US policy think-tank Brookings Institution confirms that contrary to propaganda, US-Saudi “moderates” and Turkey-Qatar “Islamists” have been coordinating all along.
The war in Syria continues to drag on, with a recent and renewed vigor demonstrated behind an opposition long portrayed as fractured and reflecting a myriad of competing foreign interests. Chief among these competing interests, the public has been told, were the US and Saudis on one side, backing so-called “moderate rebels,” and Turkey and Qatar on the other openly backing Al Qaeda and its various franchises including the Islamic State (ISIS).
However, for those following the conflict closely, it was clear from the beginning and by the West’s own admissions that success hinged on covertly providing arms, cash, equipment, and both political and military support to Al Qaeda and other sectarian extremists, not opposed by Saudi Arabia, but rather by using Saudi Arabia as the primary medium through which Western material support could be laundered.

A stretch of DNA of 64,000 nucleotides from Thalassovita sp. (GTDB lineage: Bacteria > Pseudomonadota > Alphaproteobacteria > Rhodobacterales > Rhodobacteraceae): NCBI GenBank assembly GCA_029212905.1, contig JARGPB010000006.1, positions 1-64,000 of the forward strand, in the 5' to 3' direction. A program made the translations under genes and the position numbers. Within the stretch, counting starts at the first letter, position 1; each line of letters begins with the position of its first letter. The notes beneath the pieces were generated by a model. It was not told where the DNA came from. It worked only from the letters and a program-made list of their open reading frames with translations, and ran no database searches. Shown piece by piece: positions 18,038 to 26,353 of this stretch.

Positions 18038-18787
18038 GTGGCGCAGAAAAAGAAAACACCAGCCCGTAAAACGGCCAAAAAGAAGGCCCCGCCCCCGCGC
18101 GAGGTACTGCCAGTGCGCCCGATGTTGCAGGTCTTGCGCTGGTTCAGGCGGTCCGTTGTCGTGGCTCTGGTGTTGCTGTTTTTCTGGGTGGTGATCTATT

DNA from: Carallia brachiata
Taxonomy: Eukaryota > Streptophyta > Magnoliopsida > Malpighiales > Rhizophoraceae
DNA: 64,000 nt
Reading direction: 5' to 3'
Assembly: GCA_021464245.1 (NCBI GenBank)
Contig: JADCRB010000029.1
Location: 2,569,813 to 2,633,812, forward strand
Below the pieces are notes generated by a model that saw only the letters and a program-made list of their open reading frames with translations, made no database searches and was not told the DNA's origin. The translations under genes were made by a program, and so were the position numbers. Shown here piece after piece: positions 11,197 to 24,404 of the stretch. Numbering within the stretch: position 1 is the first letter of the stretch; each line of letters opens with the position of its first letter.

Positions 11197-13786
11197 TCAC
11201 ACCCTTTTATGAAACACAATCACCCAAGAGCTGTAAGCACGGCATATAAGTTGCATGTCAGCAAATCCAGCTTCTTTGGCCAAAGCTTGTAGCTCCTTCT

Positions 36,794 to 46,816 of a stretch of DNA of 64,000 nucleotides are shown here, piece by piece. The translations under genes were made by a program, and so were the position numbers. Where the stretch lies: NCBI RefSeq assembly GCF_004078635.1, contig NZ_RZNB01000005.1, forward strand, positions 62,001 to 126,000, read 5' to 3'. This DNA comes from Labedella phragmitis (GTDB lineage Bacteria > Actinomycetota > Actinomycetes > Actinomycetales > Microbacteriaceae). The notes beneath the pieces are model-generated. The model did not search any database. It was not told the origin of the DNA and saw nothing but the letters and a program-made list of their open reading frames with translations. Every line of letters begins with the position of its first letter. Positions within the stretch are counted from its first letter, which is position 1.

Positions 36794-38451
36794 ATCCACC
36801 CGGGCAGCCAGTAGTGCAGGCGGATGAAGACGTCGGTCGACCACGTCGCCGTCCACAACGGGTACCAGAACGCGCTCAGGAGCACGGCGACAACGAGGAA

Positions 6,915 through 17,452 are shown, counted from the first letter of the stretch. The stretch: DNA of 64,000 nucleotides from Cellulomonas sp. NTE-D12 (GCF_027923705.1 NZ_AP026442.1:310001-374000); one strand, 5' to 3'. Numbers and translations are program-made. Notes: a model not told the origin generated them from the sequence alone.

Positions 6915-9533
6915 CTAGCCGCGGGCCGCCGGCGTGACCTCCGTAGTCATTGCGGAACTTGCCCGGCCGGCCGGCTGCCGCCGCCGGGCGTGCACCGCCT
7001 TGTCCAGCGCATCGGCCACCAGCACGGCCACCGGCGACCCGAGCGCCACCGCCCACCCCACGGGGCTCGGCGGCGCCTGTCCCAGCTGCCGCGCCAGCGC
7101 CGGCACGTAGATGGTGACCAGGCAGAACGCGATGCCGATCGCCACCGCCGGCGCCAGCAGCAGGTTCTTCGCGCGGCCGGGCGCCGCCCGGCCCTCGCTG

And this fact is now confirmed in a recent article published on the Brookings Institution’s website titled, “Why Assad is losing.”
It states unequivocally that (emphasis added):
The involvement of FSA groups, in fact, reveals how the factions’ backers have changed their tune regarding coordination with Islamists. Several commanders involved in leading recent Idlib operations confirmed to this author that the U.S.-led operations room in southern Turkey, which coordinates the provision of lethal and non-lethal support to vetted opposition groups, was instrumental in facilitating their involvement in the operation from early April onwards. That operations room — along with another in Jordan, which covers Syria’s south — also appears to have dramatically increased its level of assistance and provision of intelligence to vetted groups in recent weeks.